Tom Izzo could soon be a Hall of Famer.
The Michigan State head basketball coach was named one of 14 finalists for the Naismith Memorial Basketball Hall of Fame on Friday.
“Being mentioned in the same breath as some of the finalists, not to mention the current members of the Hall of Fame, is incredibly humbling,” Izzo said in the announcement. “Never in my wildest dreams growing up in Iron Mountain did I imagine ever being named a Hall of Fame finalist. I’m appreciative of the selection committee even considering me. I tell my players all the time to achieve success they must dream it first, but I’d be lying if I said this was something I ever dreamed.
“As a coach, you can’t achieve success without the help of so many people. Today’s announcement gives me reason to stop and reflect on all the people who have helped me along the way. From the players and the coaches, to my mentors and everyone along my journey from Iron Mountain to Northern Michigan to Ishpeming High School and finally to Michigan State, my home for the last 33 years, they’ve all played a giant part in my success, and needless to say, I wouldn’t be here without them.”
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Izzo is in his 21st season as the Spartans' head coach. During that tenure he's led Michigan State to a remarkable seven Final Fours, including a national championship in 2000. Izzo has led the Spartans to seven regular-season Big Ten titles and four Big Ten Tournament championships. He's taken the Spartans to 18 consecutive NCAA tournaments and earned national coach of the year honors eight times.
Izzo is the second all-time winningest coach at a Big Ten school, passing legendary Purdue head coach Gene Keady earlier this season. Only Indiana's Bob Knight has won more games at a conference institution.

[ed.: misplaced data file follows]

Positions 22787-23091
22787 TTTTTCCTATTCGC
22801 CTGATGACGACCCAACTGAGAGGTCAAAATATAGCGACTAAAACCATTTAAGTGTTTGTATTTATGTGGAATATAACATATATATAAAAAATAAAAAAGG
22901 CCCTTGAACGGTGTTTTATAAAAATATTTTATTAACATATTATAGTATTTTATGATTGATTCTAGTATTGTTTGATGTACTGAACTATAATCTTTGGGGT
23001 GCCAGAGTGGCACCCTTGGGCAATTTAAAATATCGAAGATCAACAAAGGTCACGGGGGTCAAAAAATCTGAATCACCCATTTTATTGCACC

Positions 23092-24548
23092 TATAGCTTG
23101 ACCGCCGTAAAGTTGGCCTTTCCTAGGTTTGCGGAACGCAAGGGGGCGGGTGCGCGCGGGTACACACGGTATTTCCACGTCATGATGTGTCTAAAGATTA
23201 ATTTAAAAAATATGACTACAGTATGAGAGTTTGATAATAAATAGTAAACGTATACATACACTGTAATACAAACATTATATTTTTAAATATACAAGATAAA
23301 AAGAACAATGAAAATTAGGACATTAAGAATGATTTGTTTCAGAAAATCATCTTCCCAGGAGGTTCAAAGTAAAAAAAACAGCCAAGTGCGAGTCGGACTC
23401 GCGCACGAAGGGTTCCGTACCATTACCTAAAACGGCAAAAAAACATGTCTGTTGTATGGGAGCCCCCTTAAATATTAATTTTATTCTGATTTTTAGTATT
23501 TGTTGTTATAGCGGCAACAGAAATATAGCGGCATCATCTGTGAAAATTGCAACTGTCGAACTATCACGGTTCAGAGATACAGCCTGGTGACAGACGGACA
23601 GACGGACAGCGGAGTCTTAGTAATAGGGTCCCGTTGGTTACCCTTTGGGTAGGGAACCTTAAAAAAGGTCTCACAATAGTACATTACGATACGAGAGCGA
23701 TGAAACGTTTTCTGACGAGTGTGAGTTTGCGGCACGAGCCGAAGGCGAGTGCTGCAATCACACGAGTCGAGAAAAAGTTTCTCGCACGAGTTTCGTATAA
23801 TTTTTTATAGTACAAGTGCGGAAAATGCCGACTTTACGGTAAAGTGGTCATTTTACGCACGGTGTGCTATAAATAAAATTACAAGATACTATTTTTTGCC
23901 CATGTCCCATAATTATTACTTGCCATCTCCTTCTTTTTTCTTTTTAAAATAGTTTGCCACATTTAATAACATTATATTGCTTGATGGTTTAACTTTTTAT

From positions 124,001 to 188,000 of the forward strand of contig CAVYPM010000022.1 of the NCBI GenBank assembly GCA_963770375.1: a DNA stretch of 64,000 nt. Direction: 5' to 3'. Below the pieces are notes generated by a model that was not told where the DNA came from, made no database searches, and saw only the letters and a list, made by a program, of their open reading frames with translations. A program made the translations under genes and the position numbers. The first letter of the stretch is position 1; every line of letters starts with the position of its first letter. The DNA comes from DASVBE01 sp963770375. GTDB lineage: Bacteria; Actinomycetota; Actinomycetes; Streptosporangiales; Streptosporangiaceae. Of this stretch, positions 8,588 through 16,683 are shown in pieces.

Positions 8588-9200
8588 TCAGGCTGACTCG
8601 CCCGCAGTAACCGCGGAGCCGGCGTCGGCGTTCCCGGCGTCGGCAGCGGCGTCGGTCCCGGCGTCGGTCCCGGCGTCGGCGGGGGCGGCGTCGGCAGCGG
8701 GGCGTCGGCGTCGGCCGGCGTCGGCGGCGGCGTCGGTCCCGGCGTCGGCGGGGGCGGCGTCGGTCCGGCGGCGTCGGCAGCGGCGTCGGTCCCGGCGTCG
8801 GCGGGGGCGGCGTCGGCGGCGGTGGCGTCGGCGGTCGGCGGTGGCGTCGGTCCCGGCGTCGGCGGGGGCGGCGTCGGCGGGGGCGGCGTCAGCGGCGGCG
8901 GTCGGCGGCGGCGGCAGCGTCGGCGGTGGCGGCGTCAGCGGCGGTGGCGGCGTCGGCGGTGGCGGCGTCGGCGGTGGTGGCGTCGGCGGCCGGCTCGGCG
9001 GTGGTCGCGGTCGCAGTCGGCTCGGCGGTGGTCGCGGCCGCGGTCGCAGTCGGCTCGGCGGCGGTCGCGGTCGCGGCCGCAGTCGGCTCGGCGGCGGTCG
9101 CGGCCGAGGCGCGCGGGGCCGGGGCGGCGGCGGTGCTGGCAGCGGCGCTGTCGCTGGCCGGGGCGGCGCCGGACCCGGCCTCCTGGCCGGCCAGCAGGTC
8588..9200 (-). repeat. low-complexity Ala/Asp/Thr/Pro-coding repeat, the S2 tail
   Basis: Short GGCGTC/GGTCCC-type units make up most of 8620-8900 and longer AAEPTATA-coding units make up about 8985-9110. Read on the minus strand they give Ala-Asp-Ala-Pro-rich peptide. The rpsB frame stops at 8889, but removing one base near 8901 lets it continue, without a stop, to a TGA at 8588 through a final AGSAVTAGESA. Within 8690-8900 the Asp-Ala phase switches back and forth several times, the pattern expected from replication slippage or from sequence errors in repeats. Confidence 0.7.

Among those joining Izzo as a finalist for the Class of 2016 is longtime Wisconsin head coach Bo Ryan, who was a first-time finalist last year. Ryan retired earlier this season in the middle of his 15th year in Madison.
The 2016 class of Hall of Fame inductees will be announced at the Final Four in April.
Tough news out of Evanston this morning: Northwestern announced that running back Jeremy Larkin will retire immediately after being diagnosed with cervical stenosis.
Cervical stenois is the narrowing of the spinal canal in one's neck, according to Mayo Clinic. Larkin's condition is thankfully not life-threatening, though it does prevent him from continuing to participate in the game of football.
"Football has been a lifelong passion and it has been a process to reconcile the fact I won't be on that field again, given I've played this game since I was five years old," Larkin said.
"I'm extremely appreciative of the Northwestern sports medicine and athletic training staffs for uncovering this condition, and for my coaches and the medical staff for always putting my health first.
"I came to this University to engage at the absolute highest level on the field and in the classroom, and I'm grateful for the opportunity to continue one of those while supporting my teammates from the sideline."
Head Coach Pat Fitzgerald called the news "heartbreaking."
"This is heartbreaking because I see every day how much Jeremy loves the game, loves his teammates, and loves to compete," Fitzgerald said in a statement. "But this is the absolute best possible outcome for him.
"The discovery of this condition allowed Jeremy and his family to make an informed decision for his long-term health and well-being. For those of us who have known Jeremy Larkin since his high school days, his future is exceptionally bright. I can't wait to see the impact he makes in our world."
Larkin is a sophomore from Cincinnati. He finishes his Northwestern career with 156 carries for 849 yards and 10 rushing touchdowns.
Former University of Illinois tennis star Kevin Anderson completed a marathon upset against an all-time great on the highest stage of professional tennis.
Anderson came back from two sets down to beat Roger Federer in Wimbledon’s quarterfinals 2-6, 6-7, 7-6, 6-4, 13-11 on Wednesday morning. He will play in the semifinals of the tournament for the first time in his career.
As a native of South Africa, Anderson played three seasons with the Fighting Illini and won the NCAA doubles championship during the 2005-06 season as a sophomore. The 32-year-old was a three-time All-American in singles at Illinois.
Now, as the eighth ranked singles player on the ATP World Tour, Anderson is a force to be reckoned with at the professional level. He made it all the way to the US Open final in 2017.
The former Illini star will look to keep his recent success going when he represents Illinois in the semifinals of Wimbledon this Friday.